The Ghana Journalists Association (GJA) has expressed its disappointment with the Speaker of Parliament, Prof Mike Oquaye, following his threat to punish journalists who leave the house while it is in session to cover press conferences by individual MPs withing the precincts of the house.
The GJA said in a statement signed by its President, Roland Affail Monney that although it recognises and respects Parliament’s powers to regulate coverage of proceedings of the house for purposes of security, order and space, journalists cannot be denied accreditation on “arbitrary or content-based criteria”.
“The GJA considers the Speaker’s threat unfortunate and an affront to media freedom and free speech”, adding: “Parliament is the house of the people.
And, so, in the public interest, journalists’ access to the house cannot be deemed as a privilege but a necessity to enable them report to the people what their elected representatives are up to – be it during official proceedings or any other activity in the House that are matters of great public interest.”
Read below the GJA’s full statement:
February 26, 2020
GJA CONDEMNS THREAT AGAINST PARLIAMENTARY PRESS CORPS
The Ghana Journalists Association (GJA) notes with regret comments attributed to the leadership of Parliament threatening to revoke accreditation of the Parliamentary Press Corps if they ignore proceedings in the House to cover other events organised by individual members of parliament. We recognise and respect Parliament’s powers to regulate coverage of proceedings of the House for purposes of security, order and space. The GJA, however, wishes to state that journalists cannot be denied accreditation on “arbitrary or content-based criteria”.
In the instant case, the leadership of Parliament had cause to chastise the Parliamentary Press Corps and further threaten to revoke their accreditation if they did not focus on covering official sittings of the House. The Speaker of Parliament is on record to have said: “You are here as guests by my permission because of the importance this House attaches to your profession. Any such deviation would make you an unwelcome guest and your welcome would be duly withdrawn.”
This threat was in response to a decision by some members of the Parliamentary Press Corps to cover a news conference by the Minority Spokesperson on Mines and Energy, Emmanuel Armah Kofi Buah, on the state of Ghana’s power sector while proceedings were ongoing in the Chamber.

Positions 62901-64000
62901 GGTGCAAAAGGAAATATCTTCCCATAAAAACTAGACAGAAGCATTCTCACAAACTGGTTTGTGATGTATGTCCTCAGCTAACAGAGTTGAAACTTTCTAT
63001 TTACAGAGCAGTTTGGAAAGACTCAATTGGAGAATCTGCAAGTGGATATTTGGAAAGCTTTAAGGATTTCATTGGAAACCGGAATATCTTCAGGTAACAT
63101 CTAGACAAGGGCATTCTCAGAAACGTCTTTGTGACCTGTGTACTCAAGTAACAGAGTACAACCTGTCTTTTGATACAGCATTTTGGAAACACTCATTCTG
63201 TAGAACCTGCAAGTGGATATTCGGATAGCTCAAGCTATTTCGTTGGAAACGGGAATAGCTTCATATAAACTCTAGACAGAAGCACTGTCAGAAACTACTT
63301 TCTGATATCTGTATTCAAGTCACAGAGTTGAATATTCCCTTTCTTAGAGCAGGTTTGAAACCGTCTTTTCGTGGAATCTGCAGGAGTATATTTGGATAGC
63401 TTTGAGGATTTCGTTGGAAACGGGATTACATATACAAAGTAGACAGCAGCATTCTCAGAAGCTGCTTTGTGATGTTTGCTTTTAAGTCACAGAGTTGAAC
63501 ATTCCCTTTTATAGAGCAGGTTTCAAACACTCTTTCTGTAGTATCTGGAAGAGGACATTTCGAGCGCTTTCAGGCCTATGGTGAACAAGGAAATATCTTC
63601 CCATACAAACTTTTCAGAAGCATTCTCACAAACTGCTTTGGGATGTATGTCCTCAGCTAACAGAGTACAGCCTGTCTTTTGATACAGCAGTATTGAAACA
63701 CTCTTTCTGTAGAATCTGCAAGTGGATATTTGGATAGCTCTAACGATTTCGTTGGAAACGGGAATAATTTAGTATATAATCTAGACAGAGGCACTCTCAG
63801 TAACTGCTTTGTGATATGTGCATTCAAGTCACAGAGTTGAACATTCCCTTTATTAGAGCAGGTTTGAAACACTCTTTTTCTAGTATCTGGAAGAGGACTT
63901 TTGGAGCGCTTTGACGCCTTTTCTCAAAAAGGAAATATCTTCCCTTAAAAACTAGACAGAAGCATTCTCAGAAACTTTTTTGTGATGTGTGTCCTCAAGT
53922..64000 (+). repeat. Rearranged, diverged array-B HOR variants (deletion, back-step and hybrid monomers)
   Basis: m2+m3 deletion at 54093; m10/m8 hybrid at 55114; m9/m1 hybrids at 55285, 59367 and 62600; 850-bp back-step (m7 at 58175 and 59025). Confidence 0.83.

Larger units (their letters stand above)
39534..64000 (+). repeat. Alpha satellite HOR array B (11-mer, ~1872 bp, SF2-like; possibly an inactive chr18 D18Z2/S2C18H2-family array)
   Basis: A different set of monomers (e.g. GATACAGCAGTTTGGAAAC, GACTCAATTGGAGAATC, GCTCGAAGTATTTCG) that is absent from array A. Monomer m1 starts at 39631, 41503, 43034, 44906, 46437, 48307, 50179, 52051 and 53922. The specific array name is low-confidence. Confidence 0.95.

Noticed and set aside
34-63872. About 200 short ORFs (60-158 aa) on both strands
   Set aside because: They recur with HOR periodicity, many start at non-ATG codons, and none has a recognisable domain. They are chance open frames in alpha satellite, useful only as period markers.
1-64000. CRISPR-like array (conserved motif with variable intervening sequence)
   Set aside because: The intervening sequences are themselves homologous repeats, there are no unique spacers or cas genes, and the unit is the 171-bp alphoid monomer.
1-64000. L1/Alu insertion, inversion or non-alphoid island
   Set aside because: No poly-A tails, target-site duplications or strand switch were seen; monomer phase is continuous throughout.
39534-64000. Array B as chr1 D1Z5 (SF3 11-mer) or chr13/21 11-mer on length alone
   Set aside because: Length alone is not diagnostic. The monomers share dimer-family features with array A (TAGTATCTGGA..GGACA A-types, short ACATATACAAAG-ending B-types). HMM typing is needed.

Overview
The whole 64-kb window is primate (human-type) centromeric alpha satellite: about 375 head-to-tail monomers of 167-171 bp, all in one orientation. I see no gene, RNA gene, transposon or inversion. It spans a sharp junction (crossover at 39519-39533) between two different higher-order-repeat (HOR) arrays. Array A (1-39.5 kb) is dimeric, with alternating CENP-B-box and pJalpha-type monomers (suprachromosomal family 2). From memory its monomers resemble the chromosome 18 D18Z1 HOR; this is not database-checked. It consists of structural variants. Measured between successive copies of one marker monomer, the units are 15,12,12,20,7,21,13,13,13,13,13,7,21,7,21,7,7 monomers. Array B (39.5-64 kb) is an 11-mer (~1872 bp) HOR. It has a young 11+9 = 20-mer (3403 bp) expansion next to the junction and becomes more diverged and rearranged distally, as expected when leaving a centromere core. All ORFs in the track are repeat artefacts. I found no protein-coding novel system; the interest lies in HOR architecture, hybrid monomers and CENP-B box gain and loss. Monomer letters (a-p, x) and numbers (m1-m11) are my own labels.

The GJA considers the Speaker’s threat unfortunate and an affront to media freedom and free speech. Parliament is the House of the people. And, so, in the public interest, journalists’ access to the House cannot be deemed as a privilege but a necessity to enable them report to the people what their elected representatives are up to – be it during official proceedings or any other activity in the House that are matters of great public interest.
We also note that while the journalists may not have right of presence in Parliament, the presence in the House greatly enhances the righteousness of the House in respect of promoting accountability, transparency, good governance and free speech and expression by members themselves.
It is not for nothing that our forebears dedicated a whole chapter (Chapter 12) in the 1992 Constitution to media freedom. Article 162(4) of the 1992 Constitution was designed to insulate the media from control or interference in the performance of their duty. Article 162(5) further mandates the media to uphold the responsibility and accountability of the Government (including the Legislature) to the people of Ghana without fear or favour.
We reiterate that the Speaker’s comments are tantamount to interfering with the editorial independence of the media. We further state that the decision as to what activity in Parliament to highlight, cover or give attention to is entirely within the purview of the various media houses.
Instead of flaunting its powers at the media, is it not better for the leadership of the House to demonstrate the powers and respect it commands by directing Members of Parliament (MPs) who are elected and paid by the people to perform duties for, and on behalf of the people, not to disregard such duties and engage in activities within the precincts of Parliament while proceedings are ongoing? Is it not better to deal with substance rather than form?
The GJA wishes to respectfully assure Parliament of its esteem respect for the august House and the Right Honourable Speaker in particular. However, it will not countenance any action that attempts to take away the media’s right to inform the people and the people’s right to know.
The GJA will not hesitate to take any and every action, including legal recourse, to vindicate and reaffirm the freedoms and independence of the media should this unhealthy threat or admonition resurface in future.